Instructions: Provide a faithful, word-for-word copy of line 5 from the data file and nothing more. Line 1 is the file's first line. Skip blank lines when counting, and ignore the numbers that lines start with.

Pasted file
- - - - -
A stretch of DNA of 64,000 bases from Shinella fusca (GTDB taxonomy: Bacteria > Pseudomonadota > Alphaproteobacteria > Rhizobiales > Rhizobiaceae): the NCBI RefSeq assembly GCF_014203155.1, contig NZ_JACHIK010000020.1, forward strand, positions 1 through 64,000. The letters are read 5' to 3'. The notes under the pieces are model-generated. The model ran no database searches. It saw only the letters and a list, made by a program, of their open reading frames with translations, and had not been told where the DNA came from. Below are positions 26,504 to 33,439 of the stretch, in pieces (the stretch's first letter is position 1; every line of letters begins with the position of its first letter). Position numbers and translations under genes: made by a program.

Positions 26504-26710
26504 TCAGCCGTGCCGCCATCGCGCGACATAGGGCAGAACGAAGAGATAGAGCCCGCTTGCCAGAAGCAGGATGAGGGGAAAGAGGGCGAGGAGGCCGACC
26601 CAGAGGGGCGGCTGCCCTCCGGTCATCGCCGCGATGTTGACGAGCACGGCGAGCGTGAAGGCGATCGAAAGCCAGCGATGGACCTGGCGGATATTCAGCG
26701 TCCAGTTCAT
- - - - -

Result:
26701 TCCAGTTCAT